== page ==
Doug is right, if you are counting *encoded characters*. This is fine for
programmers, so if that is the purpose, you can use that method. (If the
text is not well-formed, then you probably want to filter (e.g. not count)
isolated half-surrogates, ill-formed UTF-8, and noncharacters.
However, if your target is end-users, what you want to count are
*graphemes*, not encoded characters. See UTR#18 for a discussion of that,
and of the difference between locale-independent graphemes and
locale-dependent graphemes. In such a case, you probably also want to filter
out alternate format characters (e.g. ZWJ) and non-whitespace control
characters, perhaps also collapsing whitespace.
----- Original Message -----
From: "Doug Ewell" <email@example.com>
To: "Unicode List" <firstname.lastname@example.org>
Sent: Saturday, November 11, 2000 09:25
Subject: Character counter?
> Is there a program that will count characters in
> a text file?
Since determining the number of *bytes* in a file is such a rudimentary
task, I will assume there is more to this question.
To count *characters* in a character-set-independent way, you have to
know the encoding. For ISO 8859-*, of course, this is the same as
counting bytes. For East Asian double-byte systems, you must treat
combinations of lead byte and trail byte as one character. If the file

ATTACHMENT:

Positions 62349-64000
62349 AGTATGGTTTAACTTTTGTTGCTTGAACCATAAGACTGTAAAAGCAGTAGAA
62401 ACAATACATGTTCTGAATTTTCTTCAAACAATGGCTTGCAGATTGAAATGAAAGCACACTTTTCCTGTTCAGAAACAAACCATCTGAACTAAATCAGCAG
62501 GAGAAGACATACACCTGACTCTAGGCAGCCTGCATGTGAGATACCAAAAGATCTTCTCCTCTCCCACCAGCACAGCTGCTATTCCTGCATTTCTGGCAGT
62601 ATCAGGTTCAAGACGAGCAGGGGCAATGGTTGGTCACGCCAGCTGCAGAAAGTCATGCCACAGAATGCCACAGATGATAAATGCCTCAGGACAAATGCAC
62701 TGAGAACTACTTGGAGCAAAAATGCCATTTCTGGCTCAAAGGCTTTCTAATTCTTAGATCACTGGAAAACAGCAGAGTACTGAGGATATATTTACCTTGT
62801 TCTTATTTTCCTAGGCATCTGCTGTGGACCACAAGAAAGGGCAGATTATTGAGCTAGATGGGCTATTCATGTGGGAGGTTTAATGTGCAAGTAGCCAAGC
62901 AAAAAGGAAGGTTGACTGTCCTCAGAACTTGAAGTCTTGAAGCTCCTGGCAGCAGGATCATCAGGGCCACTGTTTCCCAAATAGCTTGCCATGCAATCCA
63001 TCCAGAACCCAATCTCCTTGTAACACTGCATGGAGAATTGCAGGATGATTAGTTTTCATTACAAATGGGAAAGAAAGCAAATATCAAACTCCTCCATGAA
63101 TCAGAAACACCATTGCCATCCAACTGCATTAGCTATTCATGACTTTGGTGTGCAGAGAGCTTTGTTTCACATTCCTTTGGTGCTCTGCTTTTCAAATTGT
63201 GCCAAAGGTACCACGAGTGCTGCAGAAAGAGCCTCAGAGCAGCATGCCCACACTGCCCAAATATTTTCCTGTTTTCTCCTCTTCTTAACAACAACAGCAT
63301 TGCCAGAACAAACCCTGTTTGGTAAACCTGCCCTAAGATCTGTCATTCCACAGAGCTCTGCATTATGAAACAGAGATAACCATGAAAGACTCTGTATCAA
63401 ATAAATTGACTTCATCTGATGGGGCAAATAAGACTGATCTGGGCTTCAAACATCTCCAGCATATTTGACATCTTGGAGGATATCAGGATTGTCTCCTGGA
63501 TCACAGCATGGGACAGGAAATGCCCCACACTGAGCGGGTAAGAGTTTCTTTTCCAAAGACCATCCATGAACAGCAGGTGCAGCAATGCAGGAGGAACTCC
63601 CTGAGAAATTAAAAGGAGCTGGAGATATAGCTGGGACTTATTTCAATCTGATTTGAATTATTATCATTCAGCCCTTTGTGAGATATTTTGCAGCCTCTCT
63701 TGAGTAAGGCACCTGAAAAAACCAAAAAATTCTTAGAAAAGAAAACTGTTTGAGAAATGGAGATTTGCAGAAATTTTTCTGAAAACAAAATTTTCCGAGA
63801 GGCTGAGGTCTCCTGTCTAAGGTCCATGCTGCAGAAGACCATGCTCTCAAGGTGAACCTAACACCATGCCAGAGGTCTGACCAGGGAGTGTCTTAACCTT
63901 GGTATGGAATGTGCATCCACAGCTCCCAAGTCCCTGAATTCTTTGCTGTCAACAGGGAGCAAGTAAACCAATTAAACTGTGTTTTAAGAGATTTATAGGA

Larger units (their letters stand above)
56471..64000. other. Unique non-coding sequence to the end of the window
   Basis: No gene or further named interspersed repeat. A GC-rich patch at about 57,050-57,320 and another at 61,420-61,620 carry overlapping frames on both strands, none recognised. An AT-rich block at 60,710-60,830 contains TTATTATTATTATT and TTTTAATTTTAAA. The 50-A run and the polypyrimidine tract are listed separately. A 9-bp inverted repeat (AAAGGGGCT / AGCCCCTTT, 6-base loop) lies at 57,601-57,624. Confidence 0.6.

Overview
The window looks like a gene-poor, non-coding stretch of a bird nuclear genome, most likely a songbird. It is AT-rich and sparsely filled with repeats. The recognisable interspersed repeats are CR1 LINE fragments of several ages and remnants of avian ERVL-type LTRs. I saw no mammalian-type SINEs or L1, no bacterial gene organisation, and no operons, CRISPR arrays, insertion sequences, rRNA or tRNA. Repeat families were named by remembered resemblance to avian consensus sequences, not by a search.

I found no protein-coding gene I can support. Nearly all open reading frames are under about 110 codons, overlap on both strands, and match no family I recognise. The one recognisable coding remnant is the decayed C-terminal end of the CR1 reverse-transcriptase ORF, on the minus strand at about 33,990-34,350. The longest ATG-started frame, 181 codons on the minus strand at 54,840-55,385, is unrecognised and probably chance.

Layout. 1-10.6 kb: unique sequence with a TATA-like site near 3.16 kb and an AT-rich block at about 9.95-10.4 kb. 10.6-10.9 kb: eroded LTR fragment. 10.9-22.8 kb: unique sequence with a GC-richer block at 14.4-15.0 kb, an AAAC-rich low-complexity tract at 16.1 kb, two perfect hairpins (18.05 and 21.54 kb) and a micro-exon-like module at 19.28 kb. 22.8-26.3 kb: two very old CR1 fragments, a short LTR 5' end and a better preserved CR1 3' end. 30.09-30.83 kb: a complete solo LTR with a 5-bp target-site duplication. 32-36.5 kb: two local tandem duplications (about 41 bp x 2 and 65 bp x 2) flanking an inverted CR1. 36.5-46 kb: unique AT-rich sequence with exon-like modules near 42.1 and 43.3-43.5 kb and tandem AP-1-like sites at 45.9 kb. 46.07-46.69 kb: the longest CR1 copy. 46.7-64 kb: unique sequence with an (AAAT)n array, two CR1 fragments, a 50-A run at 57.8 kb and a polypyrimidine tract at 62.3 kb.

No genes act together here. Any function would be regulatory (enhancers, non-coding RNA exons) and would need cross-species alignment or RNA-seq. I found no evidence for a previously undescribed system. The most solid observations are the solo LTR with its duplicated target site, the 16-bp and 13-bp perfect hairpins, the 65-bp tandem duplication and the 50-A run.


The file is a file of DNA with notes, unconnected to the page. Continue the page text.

is well-formed, you could do this by simply ignoring trail bytes in the
For UTF-8, again you must treat multi-byte sequences as only one
character. As Markus Kuhn points out in his Unicode Web page, this can
be done by ignoring continuation bytes (0x80 through 0xBF) in the count,
but again this presumes that the file is well-formed. (And if it's not,
what are you supposed to do then?)
For UCS-2, count the bytes and divide by two (same for UCS-4, but divide
by four). UTF-16 is handled just like UCS-2, except that once again,
you must treat surrogate pairs as single characters. And once again,
if you can assume that surrogate pairs are properly matched, then you
can ignore all 16-bit code units from U+DC00 through U+DFFF. But all
of this does imply that you must actually examine the bytes, unlike the
solutions for UCS-2 and UCS-4.
For UTF-EBCDIC... well, you get the idea.
This archive was generated by hypermail 2.1.2 : Tue Jul 10 2001 - 17:21:15 EDT